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House Passes Offshore Drilling Legislation, But It Won't Lower Gas Prices at All

Even George W. Bush's economics adviser says that the act passed today in the House won't bring down the price of gas.

This afternoon, the House passed legislation that will fast-track lease sales for offshore oil production.

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Even Fossil Fuel-Friendly EIA Says Massive Expansion of Offshore Drilling Won't Lower Gas Prices

The cold, hard facts on why "Drill, baby, drill" is a canard, and why increasing our cars' fuel efficiency is a much better way to lower gas prices.

With the price of gas up at $3.86 per gallon, opportunistic politicians are again making the stubborn case that this administration's drilling policies are responsible for rising gas prices—or that Obama hasn't done enough to lower the price of gas. They are wrong.

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Jeff Bingaman Is the Only Politician Speaking Truth About Gas Prices

The New Mexico senator is the only one in Washington, D.C. who will tell the uncomfortable truth about gas prices and oil supply and demand.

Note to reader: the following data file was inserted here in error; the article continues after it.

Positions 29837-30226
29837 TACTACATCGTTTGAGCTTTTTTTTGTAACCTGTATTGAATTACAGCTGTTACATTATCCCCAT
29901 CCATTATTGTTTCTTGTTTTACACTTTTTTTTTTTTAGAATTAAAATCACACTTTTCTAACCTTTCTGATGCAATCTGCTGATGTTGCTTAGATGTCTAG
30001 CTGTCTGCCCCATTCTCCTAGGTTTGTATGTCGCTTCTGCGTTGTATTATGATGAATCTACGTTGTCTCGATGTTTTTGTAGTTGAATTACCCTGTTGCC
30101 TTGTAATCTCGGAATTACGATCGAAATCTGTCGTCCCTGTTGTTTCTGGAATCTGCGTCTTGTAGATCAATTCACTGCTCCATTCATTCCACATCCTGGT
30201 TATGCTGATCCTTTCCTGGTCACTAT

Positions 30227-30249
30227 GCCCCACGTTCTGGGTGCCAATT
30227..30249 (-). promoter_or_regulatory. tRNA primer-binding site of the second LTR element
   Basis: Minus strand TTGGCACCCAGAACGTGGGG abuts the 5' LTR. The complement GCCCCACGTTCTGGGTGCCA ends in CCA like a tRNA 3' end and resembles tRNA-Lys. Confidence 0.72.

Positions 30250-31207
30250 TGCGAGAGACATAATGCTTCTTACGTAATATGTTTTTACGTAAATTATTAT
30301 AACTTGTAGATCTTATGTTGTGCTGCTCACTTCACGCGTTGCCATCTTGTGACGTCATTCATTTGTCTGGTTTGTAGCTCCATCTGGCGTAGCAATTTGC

Gasoline prices have everything to do with the international price of crude oil, and pretty much nothing to do with with our domestic policy. (We have only 2 percent of the world's total reserves.) That doesn't stop plenty of politicians and other know-nothings from crowing on about how Democrats and U.S. environmentalists are to blame for the current high (relatively) gasoline prices. Except Jeff Bingaman, the Democratic Senator from New Mexico, who delivered some honest-to-goodness truth about oil supply and demand in a speech last week.

But what can Congress do to help ease the burden of high prices for U.S. consumers, when oil prices are determined mostly outside our borders? I think a realistic, responsible answer has to be focused on becoming less vulnerable to oil price changes over the medium- and long-term. And we become less vulnerable by using less oil.

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